Britain now has 87 confirmed cases of coronavirus, as Boris Johnson begins to implement stage two of his four-step plan. While people are now being more thoughtful about their personal hygiene after using trains or the tube, there are also fears for their canine companions.
Last week, a dog in Hong Kong tested positive for coronavirus – the first case on record.
The dog, which tested positive for low levels of COVID-19, will be repeatedly tested before being released.
However, the announcement sparked major panic over the health of our furry friends.
So what does this mean for your dog?
- Coronavirus pet warning: Officials warn against kissing pets
Is it safe to put dogs in kennels?
Caroline Reay, Head of Veterinary Services at Blue Cross, told Express.co.uk dog owners shouldn’t worry if their dog is booked in to a kennel in the coming weeks.
However, she also warned of the importance of hygiene for pets
She said: “Although Coronavirus has been detected in one dog in Hong Kong, there is no current evidence that pets or companion animals can be infected with the new coronavirus or be carriers of the virus.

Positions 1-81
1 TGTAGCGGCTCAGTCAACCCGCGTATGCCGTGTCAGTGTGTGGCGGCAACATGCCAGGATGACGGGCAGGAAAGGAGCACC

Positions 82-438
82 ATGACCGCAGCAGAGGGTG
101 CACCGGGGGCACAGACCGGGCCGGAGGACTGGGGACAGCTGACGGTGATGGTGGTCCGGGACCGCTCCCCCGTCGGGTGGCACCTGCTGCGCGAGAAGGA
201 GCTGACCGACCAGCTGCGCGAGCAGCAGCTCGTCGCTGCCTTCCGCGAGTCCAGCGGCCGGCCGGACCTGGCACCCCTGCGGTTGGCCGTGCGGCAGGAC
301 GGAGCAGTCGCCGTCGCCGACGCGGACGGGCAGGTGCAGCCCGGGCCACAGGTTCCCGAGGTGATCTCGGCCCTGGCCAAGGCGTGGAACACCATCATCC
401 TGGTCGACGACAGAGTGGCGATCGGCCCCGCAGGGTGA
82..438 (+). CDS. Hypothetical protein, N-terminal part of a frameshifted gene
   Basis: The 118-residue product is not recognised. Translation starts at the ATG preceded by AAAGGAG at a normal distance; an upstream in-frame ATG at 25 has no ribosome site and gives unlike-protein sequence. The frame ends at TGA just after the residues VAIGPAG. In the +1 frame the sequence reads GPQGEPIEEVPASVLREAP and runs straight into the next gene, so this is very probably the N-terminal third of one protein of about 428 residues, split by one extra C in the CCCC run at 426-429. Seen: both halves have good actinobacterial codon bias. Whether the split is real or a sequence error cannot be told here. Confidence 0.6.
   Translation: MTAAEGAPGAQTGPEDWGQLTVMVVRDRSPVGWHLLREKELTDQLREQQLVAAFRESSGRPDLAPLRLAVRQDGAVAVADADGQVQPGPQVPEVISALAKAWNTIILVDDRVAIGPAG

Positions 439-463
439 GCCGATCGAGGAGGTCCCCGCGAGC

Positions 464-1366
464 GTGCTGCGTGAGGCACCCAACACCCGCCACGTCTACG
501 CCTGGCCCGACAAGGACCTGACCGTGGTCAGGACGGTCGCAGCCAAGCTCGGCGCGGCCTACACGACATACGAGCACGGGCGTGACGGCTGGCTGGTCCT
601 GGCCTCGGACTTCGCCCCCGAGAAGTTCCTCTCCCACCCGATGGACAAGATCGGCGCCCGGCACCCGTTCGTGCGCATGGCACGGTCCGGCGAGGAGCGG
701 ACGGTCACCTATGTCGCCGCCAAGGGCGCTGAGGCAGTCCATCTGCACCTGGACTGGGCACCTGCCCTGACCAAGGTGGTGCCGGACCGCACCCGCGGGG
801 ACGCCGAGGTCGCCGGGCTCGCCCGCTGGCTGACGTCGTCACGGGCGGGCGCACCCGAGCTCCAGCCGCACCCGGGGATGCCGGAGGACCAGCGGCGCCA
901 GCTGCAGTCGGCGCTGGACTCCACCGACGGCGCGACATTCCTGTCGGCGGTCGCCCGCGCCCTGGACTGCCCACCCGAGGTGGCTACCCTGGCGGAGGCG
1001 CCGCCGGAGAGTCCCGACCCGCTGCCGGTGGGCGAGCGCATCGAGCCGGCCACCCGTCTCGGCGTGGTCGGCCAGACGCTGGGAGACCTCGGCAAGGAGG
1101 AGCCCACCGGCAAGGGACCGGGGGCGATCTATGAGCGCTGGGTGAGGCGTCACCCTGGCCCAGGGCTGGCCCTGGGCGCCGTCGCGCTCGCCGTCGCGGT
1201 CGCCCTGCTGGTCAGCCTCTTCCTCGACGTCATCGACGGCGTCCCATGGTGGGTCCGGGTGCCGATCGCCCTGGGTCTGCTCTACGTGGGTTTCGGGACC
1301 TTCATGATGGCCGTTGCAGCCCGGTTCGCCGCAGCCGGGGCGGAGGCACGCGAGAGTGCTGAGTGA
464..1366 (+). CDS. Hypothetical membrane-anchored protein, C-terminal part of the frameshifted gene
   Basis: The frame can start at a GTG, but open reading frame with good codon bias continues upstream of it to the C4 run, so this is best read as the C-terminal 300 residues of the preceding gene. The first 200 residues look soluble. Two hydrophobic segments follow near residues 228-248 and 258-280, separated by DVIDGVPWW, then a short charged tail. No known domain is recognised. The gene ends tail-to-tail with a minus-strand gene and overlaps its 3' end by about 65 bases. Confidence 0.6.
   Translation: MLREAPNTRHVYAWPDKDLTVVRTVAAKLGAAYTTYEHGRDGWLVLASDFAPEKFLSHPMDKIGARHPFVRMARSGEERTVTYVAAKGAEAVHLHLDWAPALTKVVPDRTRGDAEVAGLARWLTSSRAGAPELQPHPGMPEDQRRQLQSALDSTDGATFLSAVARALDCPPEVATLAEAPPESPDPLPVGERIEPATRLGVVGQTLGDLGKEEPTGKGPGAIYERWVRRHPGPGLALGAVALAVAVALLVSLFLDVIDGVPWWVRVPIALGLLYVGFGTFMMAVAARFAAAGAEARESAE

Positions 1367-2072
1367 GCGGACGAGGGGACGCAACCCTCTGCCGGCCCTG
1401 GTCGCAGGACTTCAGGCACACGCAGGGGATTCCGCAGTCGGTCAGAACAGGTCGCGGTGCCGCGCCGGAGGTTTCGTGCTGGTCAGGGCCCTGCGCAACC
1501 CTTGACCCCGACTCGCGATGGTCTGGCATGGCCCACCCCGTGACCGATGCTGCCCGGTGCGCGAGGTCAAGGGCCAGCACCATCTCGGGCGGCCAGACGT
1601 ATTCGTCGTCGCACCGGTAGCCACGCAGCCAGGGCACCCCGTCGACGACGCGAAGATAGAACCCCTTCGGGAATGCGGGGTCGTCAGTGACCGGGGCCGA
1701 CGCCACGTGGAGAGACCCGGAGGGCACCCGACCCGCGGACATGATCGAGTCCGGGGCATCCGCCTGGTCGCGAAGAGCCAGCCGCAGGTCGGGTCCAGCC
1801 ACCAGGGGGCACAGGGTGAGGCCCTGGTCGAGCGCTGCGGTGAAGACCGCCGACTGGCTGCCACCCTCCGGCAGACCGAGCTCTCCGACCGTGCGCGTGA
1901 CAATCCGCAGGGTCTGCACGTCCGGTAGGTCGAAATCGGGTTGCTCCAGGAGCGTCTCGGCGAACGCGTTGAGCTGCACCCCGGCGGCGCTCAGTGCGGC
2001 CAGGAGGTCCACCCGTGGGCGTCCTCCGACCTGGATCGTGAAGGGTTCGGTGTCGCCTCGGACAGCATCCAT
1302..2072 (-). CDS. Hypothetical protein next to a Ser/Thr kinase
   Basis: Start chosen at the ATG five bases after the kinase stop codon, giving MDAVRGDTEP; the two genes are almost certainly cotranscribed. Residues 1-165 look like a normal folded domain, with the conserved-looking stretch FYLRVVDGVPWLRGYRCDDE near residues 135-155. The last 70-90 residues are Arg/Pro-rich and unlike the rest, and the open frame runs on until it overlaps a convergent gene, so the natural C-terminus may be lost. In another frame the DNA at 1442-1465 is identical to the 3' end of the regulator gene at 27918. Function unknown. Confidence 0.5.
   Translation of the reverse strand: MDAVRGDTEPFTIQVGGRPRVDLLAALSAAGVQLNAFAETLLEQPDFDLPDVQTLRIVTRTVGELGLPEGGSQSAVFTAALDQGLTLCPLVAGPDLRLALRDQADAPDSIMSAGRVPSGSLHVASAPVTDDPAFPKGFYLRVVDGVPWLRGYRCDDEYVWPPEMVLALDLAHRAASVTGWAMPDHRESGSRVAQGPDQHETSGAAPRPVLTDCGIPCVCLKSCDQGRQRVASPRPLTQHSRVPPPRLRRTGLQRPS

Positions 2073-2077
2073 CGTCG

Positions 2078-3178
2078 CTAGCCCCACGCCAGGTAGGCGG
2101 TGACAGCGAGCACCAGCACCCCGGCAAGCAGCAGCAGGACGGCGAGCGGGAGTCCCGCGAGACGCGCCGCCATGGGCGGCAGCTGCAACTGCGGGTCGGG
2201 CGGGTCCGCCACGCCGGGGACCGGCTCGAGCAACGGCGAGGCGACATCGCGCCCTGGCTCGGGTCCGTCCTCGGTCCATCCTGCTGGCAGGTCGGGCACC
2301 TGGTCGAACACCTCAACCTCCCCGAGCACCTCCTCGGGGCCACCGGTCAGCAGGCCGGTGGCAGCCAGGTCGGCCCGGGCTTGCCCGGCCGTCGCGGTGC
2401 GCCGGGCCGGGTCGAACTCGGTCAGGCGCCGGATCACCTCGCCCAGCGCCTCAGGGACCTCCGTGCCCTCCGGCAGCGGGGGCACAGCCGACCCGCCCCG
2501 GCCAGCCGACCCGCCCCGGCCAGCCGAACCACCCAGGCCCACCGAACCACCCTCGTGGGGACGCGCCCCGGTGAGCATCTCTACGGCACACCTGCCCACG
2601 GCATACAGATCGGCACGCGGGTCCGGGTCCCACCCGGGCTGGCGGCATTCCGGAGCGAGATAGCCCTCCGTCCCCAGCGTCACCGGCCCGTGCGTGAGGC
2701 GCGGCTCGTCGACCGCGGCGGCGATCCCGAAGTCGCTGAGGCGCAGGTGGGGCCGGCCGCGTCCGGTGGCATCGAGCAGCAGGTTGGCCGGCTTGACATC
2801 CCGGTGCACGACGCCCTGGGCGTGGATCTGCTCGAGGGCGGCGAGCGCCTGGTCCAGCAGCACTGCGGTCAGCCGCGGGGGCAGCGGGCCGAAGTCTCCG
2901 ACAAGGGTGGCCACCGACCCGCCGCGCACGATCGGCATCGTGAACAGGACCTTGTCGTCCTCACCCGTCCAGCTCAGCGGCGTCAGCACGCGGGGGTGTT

“Kennels should make sure their kennels are always kept clean and hygienic and dogs cleaned regularly.
“Normal handwashing precautions should always be observed”
Can your dog get coronavirus?
Cats and dogs cannot pass the new coronavirus on to humans.
However, they can test positive for low levels of the pathogen if they catch it from their owners.
A spokesman from Hong Kong’s Agriculture, Fisheries and Conservation Department said: “There is currently no evidence that pet animals can be a source of infection of COVID-19 or that they can become sick.
“Apart from maintaining good hygiene practices, pet owners need not be overly concerned and under no circumstances should they abandon their pets.”
Dogs and cats do get coronaviruses, Hong Kong SPCA’s chief veterinary surgeon said.
However, they are usually not the same viruses associated with this outbreak.
The strains dogs and cats typically get don’t cause respiratory problems, so shouldn’t cause your pet any harm.
The AFCD advises pet owners to maintain good hygiene, including washing hands before and after handling animals, their food and supplies and no kissing them.
People who are sick should avoid contact with their pets.
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